"Mr. D. Spatchel?" one of them asked.
"Who's calling?" I replied. They fished out little badges with lanyards around them. One lanyard read "dotBoston 99" over and over and over.
"Officers Tilde and Interrobang," the one on the left said. "Internet Police."
"I assure you those MP3s were original compositions freely distributable under the Creative Commons License," I said, somewhat unsteadily.
"That's not our jurisdiction," said the one on the right. "We're responding to a possible 461 and were wondering if we could come in and ask a few questions."
"A 461? What's a 461?"
"Cat Blogging In Progress, sir. Now may we come in?"
"Well I'd prefer you not, what with it being St. Patrick's Day and all," I said, but they marched right in anyway.
"Do you do much writing online?" one of the men asked.
"You tell me," I responded. "You're the ones who seem to think there's cat blogging going on."
They remained tight-lipped as I ushered them through the spacious foyer and ultra-clean kitchen to the amazingly clutter-free living area--which, in this day and age of trendy abbreviating, I have begun to call the LivArea. Then Officer Tilde (I think) piped up as we reached the computer desk.
"Oh, it starts innocently enough," he said. "Cat does something extremely interesting, your average Joe Internet decides to describe it to his friends, who enjoy the story enough..."
"But from there it turns into a downward spiral of post after post full of boring details nobody else would really care about," Officer Interrobang (I guess) finished. "You weren't planning on writing anything... mundane, were you?"
"Well, now that you mention it," I began, "There was a funny incident this morning involving cat snot, which turns out to be an irritant, just like cat spit, and--"
"Is this the cat in question?" Officer Interrobang asked, motioning at Martha.
"That's her, that's the one," I said.
"Ma'am," Officer Tilde said, nodding at the cat. She was too busy pretending not to care to, well, care.
"...b-but I was going to put a humorous spin on it," I continued hastily, "and maybe add in a little something for St. Patrick's Day, you know, maybe a little quote from Ken Nordine, a passage from his piece on Green..."
"Sir, cat blogging is a serious offense," Officer Interrobang said, taking a picture of my computer.
"You've got nothing on me," I defiantly replied.
"We've got enough."
"I'm a good guy. I use proper spelling and grammar. I register my shareware. I don't use the 'Mood' or 'Music' fields in LiveJournal. I invite discussion and comment and--heck, I don't even use the word 'blog'. So why're you trying to pin an inanity rap on me?"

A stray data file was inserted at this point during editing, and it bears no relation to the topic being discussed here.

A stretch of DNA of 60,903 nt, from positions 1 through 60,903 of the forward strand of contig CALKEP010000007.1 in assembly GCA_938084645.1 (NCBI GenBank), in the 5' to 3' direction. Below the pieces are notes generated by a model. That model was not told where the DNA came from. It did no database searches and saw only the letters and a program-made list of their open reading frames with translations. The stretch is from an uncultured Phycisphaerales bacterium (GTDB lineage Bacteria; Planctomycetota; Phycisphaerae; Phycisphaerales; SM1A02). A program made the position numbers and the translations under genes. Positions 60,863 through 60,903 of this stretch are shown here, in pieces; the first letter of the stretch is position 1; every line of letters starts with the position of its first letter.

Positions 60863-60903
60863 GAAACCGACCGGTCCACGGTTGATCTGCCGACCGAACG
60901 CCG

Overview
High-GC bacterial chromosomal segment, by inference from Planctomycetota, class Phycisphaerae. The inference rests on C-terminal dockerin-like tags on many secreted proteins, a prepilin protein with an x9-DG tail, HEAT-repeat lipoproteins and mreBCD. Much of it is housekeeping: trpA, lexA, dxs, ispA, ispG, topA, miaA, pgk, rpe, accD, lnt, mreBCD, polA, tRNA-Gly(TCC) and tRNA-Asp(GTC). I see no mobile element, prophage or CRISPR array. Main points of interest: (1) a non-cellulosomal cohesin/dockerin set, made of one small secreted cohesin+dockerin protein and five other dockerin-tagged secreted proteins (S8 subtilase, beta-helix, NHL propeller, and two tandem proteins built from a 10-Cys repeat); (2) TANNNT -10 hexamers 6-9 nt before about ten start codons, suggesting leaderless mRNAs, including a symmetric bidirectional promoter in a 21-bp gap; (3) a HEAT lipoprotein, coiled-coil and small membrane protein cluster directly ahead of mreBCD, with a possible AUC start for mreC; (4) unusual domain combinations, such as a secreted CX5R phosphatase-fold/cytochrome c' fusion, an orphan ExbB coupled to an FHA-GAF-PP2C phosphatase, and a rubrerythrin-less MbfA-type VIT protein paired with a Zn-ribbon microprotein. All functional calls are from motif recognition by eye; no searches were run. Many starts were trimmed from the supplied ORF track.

"We're just doing our jobs," Officer Tilde said. "Keeping the Internet interesting, one post at a time."
"What's this?!" Officer Interrobang asked, pointing at the screen. "A collection of user avatars, one for every theme or mood reaction?"
"So? They'd be inadmissible in court and you know it!"
"And your website hasn't been updated in over a year."
"Oh, and is that a crime?"
"Not yet," Tilde said softly. "Just wait."
"Listen," Interrobang said soothingly. "Take it from us. Stay on the straight and narrow. Don't settle for posting mediocre What Did I Do Today posts. You've got standards to keep, you know." Then he took a picture of the cat, startling her from her grooming.
"Hey, no pictures!" I snapped.
"It's not my fault you set the bar so high," he said, putting away the camera. "But now it's your responsibilty to maintain that bar. So maintain it. Think outside the box. Embrace new technology. Use it to look good, fresh, new."
"Maybe I don't want to--"
"Maybe it's time to bring it to a new level," Tilde said, a conspiratorial lilt in his voice. "Raise it up a notch. Ring the bells, blow the whistles, integrate! A thousand and one shiny new ways to remain interesting are out there, and it's up to you to grab that paradigm and shift it for all it's worth."
"I think I'm beginning to see what you're really here for," I said, "And I don't like it one bit. Why don't you make like stock options and implode?"
"Tough talk from someone who's not even using del.ici.ous," Tilde said. "Listen, what if we were to leave you with a trial copy of this podcasting software--"
"That's it!" I cried. "Out! And don't come back without a signed EULA, you dotcom nostalgians!"
"We were just leaving anyway," Interrobang sniffed.
"Ma'am," Tilde said to the cat, who licked a very private area in response.
"Glad you stayed so long," I snarled, ushering them back to the door. "I've got to go to work now. And rest assured, if something even remotely interesting happens on my commute, you can be sure as spitting that--"
"--you'll keep it to yourself," Interrobang glared.
"We'll be watching," Tilde said, and started down the stairs. I slammed the door shut, then ran over to my window and listened to them murmur as they walked through the yard.
"What makes a person do it, Joe?" Interrobang asked. "What makes them ruminate upon such details as cat snot?"
"Strange times make strange people do strange things," Tilde answered. "Sad to see. Say, about those pictures..."
"Already uploaded to Flickr," Interrobang said, grinning, as they disappeared around the corner and on to another poor sucker's journal.
I guess I am unable to tell you about my bus ride to work, and how we got stuck in a giant circus parade, and how a gaggle of dancing ladies begged me to sign on as their official Tassel Consultant and travel with them as they toured the Crown Heads of Europe (but who'd wipe the cats' noses while I was away?) ... but then again, that'd be everyday ho-hum. I can, however, tell you that my current mood is quixotic, and the music I'm currently listening to--and I'm taking poetic liberties here, which has never been done before--is "the clicking of office keyboards."